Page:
Good morning everyone, I hope your week is going well. A few weeks ago, American Express released an AMEX Offer for Walmart.com where you can receive a $10 statement credit after spending $50 or more. Walmart.com sells several gift cards and egift cards, so I wanted to buy a $50 Uber egift card. Shortly after placing my order, I received a confirmation email from Walmart. All looked good until…
…exactly 1 minute later, I received an email from Walmart that my order was canceled. I didn’t even have time to put my American Express credit card back into my wallet before my order was instantly cancelled. So frustrating!
Recently, my aunt sent me an article she saw online about mistakes people make when booking flights. The article was geared towards people who use cash for flights, though it did mention award tickets as well. Even though I prefer and mostly use miles and points for flights, I took a look at the article to see what it had to offer. And I also was curious to see if any valuable advice in that article was already offered here at TWG! It was, but they also left out one important piece of advice, geared to us miles/points folks.
The article talked about using the ITA Matrix Tool, which is a search engine tool for checking ticket prices. Grant did an extensive write-up and it’s a great tool to familiarize yourself with, whether or not you pay cash or use miles/points for tickets. The article warned people to always search multiple area airports when booking a ticket to see if fares change. That’s good to remember, whether using miles/points or paying cash. After all, New York has six airports! Positioning for a flight when you do use out of area airports is a topic I’ve talked about too.
The article encourages people to be flexible when booking both award and paid tickets. It says to use the calendar search function on the different airline websites and to try and catch some spontaneous travel deals as well. The last mistake the article talks about is making silly errors. We’ve all heard about people who mistakenly booked a flight to Portland, Maine, (PWM), when they meant to book a flight to Portland, Oregon, (PDX). Another mistake that’s easy to make is to not pay attention when a flight departs. We want to see 1pm when we make the flight choice, but it actually says 1am :(
Good morning everyone, I hope you had a great weekend. Yesterday, I redeemed my Club Carlson domestic free night certificate and wanted to share the process with you. A few years ago, I wrote How to Book your Club Carlson Worldwide Free Night Certificate, but I did not have the opportunity to earn and redeem a domestic free night certificate until just recently. Fun fact, there are 4 different Club Carlson credit cards currently available, all with different perks, elite status, free anniversary points, and annual fees. But the one thing that is the same on all the credit cards is the ability to earn a free night certificate valid at any domestic Club Carlson property after spending $10,000 or more on the Club Carlson credit card during your card member year. For the record, I currently have the US Bank Club Carlson Premier Rewards Visa Signature Credit Card and the US Bank Club Carlson Business Rewards Visa Signature Credit Card.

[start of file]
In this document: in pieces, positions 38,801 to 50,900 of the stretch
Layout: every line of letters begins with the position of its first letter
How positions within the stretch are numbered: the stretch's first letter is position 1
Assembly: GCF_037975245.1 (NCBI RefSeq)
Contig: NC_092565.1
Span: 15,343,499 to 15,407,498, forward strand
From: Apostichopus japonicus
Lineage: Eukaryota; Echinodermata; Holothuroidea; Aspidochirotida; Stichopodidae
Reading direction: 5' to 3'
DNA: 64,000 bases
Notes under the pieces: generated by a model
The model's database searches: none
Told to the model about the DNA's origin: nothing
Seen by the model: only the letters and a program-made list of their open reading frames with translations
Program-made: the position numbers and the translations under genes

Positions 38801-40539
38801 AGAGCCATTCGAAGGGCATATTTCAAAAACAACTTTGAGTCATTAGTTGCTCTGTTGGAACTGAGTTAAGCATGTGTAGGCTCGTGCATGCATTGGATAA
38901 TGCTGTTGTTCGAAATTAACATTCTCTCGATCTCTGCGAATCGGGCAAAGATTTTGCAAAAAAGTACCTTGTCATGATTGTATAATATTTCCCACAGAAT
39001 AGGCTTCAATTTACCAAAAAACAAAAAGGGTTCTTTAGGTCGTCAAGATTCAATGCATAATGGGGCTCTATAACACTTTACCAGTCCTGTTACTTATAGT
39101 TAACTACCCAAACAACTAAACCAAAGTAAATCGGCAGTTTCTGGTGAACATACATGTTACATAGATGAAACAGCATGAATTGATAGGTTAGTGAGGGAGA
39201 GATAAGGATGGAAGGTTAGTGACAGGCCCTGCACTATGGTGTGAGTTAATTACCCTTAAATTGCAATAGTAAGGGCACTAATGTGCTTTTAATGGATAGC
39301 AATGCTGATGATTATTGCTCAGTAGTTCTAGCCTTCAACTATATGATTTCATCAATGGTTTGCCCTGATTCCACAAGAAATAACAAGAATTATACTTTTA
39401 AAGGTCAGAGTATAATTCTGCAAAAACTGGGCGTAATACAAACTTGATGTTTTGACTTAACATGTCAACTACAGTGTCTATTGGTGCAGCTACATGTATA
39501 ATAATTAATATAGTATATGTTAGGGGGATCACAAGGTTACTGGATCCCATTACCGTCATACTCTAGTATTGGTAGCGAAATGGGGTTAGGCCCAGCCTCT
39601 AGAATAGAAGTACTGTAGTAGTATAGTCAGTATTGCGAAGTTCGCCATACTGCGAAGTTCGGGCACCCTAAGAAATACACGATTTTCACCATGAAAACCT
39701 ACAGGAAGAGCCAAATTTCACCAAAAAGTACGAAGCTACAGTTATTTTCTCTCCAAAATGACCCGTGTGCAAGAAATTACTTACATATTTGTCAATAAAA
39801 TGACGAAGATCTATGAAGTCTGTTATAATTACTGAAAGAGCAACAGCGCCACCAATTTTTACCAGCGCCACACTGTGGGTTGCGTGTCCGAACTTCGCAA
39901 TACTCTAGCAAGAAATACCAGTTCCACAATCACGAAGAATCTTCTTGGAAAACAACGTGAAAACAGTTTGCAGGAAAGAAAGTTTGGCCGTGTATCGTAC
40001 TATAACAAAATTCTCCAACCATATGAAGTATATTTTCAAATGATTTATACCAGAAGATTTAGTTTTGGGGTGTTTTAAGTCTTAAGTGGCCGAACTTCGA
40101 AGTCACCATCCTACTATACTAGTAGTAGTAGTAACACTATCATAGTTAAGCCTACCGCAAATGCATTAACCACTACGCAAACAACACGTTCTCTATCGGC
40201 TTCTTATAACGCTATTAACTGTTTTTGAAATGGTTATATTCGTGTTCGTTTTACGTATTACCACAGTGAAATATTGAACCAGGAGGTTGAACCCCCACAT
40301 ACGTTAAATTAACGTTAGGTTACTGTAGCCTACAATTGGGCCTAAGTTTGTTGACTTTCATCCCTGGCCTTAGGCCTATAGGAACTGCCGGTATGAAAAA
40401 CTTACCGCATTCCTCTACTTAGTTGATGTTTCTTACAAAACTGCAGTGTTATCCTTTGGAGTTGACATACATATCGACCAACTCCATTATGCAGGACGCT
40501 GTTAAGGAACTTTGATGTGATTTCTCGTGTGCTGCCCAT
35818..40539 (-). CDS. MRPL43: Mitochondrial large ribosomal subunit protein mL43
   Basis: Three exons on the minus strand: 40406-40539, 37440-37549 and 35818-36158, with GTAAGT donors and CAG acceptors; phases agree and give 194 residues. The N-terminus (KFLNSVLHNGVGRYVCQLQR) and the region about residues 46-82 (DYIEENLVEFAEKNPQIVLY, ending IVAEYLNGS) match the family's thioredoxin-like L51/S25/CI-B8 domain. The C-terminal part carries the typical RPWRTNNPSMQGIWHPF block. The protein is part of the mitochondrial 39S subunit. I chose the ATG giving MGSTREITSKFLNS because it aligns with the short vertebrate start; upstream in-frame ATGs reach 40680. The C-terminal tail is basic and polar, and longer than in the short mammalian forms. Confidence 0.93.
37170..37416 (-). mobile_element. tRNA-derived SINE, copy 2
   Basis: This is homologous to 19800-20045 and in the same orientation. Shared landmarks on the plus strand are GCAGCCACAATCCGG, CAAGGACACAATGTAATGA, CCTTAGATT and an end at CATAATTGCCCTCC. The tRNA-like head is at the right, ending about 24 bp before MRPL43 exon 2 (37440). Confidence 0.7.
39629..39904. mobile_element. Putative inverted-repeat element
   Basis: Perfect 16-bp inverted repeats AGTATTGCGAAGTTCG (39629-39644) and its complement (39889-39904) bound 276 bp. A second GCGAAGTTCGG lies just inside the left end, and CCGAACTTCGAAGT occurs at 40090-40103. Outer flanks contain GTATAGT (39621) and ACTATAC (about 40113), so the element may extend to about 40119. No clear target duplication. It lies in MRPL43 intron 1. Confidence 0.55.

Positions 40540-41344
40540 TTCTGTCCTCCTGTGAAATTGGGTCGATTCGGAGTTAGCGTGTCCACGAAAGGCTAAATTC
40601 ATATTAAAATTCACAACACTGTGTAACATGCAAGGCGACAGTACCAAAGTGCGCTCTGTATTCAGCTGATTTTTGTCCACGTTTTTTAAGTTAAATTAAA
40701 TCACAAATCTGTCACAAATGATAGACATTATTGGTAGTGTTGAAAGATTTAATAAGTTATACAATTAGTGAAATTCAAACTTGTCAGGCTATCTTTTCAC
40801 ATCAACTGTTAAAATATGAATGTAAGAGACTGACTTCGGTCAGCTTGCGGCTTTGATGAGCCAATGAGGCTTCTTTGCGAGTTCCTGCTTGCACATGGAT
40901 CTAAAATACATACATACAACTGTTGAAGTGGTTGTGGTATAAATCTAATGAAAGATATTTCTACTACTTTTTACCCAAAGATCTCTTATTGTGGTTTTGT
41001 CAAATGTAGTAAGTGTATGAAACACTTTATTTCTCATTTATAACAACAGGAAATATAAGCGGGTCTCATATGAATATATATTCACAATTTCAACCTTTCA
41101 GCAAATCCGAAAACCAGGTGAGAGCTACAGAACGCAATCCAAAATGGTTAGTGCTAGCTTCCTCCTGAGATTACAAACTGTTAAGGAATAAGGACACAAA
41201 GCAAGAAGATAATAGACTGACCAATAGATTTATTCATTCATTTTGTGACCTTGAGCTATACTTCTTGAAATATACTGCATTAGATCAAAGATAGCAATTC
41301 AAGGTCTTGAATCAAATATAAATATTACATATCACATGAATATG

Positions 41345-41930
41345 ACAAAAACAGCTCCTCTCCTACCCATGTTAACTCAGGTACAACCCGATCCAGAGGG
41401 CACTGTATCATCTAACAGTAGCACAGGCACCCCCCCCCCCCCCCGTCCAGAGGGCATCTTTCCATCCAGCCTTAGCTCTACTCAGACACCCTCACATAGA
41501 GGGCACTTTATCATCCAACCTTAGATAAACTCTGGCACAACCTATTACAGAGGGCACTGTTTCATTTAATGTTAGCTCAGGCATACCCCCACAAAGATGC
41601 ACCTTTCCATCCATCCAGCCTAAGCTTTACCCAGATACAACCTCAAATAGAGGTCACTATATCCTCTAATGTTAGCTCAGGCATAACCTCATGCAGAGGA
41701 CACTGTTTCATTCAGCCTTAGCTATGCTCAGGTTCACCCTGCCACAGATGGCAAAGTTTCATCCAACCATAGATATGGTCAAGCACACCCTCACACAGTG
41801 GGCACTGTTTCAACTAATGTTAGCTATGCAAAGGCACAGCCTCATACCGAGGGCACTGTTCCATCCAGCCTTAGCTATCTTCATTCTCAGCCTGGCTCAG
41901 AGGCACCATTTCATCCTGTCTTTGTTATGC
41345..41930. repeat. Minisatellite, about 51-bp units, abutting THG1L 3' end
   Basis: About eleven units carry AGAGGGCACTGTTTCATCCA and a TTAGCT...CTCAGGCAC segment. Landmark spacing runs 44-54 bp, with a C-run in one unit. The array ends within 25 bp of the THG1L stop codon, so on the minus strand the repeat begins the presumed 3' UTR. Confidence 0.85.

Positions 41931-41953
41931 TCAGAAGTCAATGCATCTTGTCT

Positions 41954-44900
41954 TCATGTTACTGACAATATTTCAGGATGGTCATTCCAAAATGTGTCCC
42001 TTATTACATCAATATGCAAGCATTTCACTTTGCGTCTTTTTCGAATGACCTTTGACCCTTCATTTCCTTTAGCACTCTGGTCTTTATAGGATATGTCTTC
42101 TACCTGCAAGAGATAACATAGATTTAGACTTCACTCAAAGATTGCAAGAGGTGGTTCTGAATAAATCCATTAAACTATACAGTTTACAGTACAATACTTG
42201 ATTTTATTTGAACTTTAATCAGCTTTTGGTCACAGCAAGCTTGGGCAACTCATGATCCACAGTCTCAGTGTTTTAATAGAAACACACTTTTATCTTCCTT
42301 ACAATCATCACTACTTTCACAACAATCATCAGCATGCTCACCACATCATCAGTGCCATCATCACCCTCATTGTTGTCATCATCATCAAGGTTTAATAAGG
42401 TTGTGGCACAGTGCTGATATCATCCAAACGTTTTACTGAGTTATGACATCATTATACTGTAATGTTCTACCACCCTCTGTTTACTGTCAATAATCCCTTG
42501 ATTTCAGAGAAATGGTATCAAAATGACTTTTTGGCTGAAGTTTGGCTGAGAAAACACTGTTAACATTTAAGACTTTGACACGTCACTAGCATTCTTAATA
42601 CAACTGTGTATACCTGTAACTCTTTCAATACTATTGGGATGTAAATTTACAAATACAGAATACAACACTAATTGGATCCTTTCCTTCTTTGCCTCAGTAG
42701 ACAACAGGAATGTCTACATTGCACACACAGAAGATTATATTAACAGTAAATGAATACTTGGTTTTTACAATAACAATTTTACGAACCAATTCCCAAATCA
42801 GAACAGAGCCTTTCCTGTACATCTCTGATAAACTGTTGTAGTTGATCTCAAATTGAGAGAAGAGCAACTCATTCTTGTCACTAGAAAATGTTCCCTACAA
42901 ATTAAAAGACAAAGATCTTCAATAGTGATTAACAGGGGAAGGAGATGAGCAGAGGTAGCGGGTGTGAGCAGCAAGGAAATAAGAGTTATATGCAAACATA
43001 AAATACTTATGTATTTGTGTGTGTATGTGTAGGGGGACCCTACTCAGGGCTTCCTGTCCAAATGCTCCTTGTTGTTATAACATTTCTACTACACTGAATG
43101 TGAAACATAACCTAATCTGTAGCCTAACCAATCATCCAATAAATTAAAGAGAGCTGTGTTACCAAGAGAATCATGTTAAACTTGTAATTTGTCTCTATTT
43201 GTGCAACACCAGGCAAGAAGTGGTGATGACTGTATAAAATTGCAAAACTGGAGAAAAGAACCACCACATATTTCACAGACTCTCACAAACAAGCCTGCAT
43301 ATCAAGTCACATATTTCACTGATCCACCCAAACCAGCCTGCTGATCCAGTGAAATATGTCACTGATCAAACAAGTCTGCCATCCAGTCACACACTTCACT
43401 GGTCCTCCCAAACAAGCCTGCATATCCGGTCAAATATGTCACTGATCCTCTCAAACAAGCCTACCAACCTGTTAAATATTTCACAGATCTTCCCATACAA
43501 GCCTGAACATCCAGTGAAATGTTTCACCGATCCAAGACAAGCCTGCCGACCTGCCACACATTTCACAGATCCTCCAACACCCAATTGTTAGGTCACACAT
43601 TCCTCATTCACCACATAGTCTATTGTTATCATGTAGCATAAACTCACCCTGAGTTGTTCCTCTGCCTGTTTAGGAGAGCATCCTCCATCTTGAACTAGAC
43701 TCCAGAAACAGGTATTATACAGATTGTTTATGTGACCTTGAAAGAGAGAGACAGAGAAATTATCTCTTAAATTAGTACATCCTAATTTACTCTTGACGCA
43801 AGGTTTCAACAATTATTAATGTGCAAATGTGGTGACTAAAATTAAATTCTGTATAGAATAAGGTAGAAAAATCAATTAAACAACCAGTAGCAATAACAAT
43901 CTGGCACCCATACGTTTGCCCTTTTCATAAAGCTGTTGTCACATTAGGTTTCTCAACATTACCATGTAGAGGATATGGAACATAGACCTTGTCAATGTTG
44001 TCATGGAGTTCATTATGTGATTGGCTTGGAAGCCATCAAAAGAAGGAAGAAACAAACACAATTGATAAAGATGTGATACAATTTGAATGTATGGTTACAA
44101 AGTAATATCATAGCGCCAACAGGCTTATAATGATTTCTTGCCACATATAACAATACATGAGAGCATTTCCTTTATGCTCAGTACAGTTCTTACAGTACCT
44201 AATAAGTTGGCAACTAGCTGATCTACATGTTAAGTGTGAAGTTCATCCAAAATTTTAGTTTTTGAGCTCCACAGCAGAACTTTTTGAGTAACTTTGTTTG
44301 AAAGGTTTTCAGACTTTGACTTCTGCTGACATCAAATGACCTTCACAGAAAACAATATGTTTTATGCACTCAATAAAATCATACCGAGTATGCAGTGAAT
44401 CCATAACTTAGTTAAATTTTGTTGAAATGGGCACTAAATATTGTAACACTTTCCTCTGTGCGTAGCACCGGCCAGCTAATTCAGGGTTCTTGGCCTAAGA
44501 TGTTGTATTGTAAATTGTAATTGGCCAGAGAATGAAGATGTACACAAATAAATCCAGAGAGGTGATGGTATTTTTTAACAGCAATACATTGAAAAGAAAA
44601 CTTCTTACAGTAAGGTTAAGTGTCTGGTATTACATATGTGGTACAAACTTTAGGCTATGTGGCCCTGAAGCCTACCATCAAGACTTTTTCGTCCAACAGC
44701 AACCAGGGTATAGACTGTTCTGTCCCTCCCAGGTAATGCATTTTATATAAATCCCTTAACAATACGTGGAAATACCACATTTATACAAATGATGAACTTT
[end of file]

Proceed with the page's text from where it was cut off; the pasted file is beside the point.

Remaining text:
I don’t know about you, but I would say on a scale of one to ten, I’m probably a ten when it comes to protecting my privacy. I like to know who is gathering information about me, what information they are gathering, and how they are using it. Even if you’re not very high on the privacy scale, this article by AutoSlash (Is Your Rental Car Spying on You? The Story of Connected Rental Cars) is a great read. I like many of the articles that appear on the AutoSlash newsletters because the AutoSlash team is insiders while not actually being a rental car company themselves. I think they do an excellent job of educating consumers, like you and me, on a wide variety of topics related to renting cars.
Do you fly Alaska Airlines? Do you have the Bank of America Alaska Airlines Visa Signature Credit Card? Do you ever pay to check your bag when you fly Alaska Airlines? Something strange happened to me recently when I flew Alaska Airlines, and I just figured out what happened! For years I flew on Alaska Airlines, and if I checked a bag, I was charged a checked bag fee and paid for it. Then for a few years, I had Alaska Airlines MVP Gold elite status and got used to not paying for checked bags. That was nice! After those status days ended, I had a few flights where I got charged for checked bags and paid the fee. However, for my last five flights where I’ve needed to check a bag, I wasn’t charged a fee. I had no idea why, and I almost didn’t want to know :)
But recently, I put the pieces of the puzzle together and I want to make sure you’re in the know too! You see, I’ve also had the Bank of America Alaska Airlines Visa Signature Credit Card for years, and because everyone focuses on the Companion Fare benefit, it’s easy to forget, as I did, that the card also comes with one FREE checked bag for you and up to six other passengers on your reservation.
Somehow I completely forgot about the free checked bag benefit